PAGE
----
Something interesting happened to me the other day. I was asked a simple question by a relative, and (and this is a rare occurrence for me) I didn’t have an answer.
The question was, “Who are you going to vote for?”
I don’t know. I, like almost everyone else my age, enthusiastically supported Bernie Sanders during the primaries, but he’s over and out. I pledged “Never Hillary” back then, and I still don’t really like anything about her or the Democratic Party, but like, what are the alternatives? Trump is a moronic fascist, and anyways I’m still not entirely convinced his entire presidential run isn’t a practical joke or publicity stunt gone horribly, horribly wrong.
Then there are the third-party candidates, most notably Jill Stein of the Green Party and Gary Johnson of the Libertarians.
I would never, ever vote for a libertarian as their ideology is diametrically opposed to my own, even as I can admit that they have at least a semblance of credibility and integrity, unlike the GOP.
Someone like me, an unapologetic radical leftist, should in theory be comfortable in the Green Party, but I’m just not. Jill Stein has made some extremely problematic statements (about vaccines, and even crazier, about Wi-Fi signals somehow harming child development). I don’t think she’s actually anti-vaxx (she is a medical doctor) or a foil-hat-wearing conspiracy theorist, but I do think she has pandered to those elements which make up a hefty number of the Green Party’s base, which is in itself problematic, and I just wish she would stand up to them.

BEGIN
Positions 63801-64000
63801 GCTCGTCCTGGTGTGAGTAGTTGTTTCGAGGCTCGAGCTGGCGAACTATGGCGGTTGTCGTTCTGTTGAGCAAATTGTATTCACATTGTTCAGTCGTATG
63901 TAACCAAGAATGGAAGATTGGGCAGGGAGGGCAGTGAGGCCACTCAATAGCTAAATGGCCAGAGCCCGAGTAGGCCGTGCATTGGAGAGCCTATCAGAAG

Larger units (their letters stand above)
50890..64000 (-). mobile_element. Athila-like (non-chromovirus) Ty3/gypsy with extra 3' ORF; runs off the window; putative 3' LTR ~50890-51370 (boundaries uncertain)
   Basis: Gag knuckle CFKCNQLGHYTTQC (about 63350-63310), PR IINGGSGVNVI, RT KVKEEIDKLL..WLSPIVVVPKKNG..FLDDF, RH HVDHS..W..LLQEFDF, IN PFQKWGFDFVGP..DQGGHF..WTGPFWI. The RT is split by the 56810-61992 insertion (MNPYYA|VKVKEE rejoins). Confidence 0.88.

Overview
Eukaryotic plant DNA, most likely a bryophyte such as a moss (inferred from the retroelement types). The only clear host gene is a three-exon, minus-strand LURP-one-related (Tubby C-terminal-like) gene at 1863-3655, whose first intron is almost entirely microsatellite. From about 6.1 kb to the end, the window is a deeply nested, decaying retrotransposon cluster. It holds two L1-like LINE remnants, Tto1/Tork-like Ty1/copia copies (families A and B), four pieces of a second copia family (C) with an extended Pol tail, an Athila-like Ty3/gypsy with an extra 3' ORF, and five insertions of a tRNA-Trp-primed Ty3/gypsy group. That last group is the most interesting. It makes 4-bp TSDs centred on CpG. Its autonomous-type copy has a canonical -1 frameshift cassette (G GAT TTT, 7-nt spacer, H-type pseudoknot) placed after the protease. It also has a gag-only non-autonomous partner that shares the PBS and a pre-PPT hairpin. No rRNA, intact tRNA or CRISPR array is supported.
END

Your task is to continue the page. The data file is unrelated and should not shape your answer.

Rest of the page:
She has pandered in other ways, as well. Maybe not to the level of Hillary Clinton, who panders cluelessly both by bizarre attempts at appealing to millennials and by “supporting” policy decisions that only a complete fool would believe she actually intends to follow through on. But Stein has clearly shown herself to feel just as entitled to Sanders supporters as Clinton has, and I can’t help but look at pictures of her like this one where she’s spray-painting a bulldozer at the current Dakota Access Pipeline, and see nothing more than a cynical attempt to say, “Look at me! I’m doing real activist things!”
Compounding my ambivalence is the fact that I live in Illinois, which is going to go for Clinton no matter what I do. In a very real sense my vote only matters as A.) a symbolic gesture meant to affirm that I live in a country that still has pretenses about being a Democracy, and/or B.) as a vote meant to bolster the total of a third party in hopes of making them viable in a future election.
For this last reason, I guess I’m leaning towards Stein right now, but I’m just not excited about voting or volunteering for her. Like the worst aspects of Bernie’s campaign, she (and the Green Party in general) seems to embody a type of bourgeoisie activism that ignores (or oversimplifies if “ignore” is too strong a word) the social realities of injustice.
Yes, I know that the Green Party does field candidates at all levels (so shut up, Dan Savage). But at this point it seems as if they’d do much more good focusing entirely on that and using the hundreds of thousands of dollars they raise for their presidential runs on winning a seat in the Senate or the House of Representatives (or focusing on a few geographic areas and getting a majority there to prove they can actually govern). If they understand that movements are built from the ground up, then why even bother running for president at this point?
So that’s where I’m at. I just…don’t know. I don’t know what I’m going to do, and I don’t know what I would do if I lived in a swing state. I do know that the electoral college needs to go. I’m fed up with people in Florida and Ohio getting to decide the president every single election.
Eh, I’m probably just burned out from an exhausting election cycle. Probably end up voting for Stein anyways.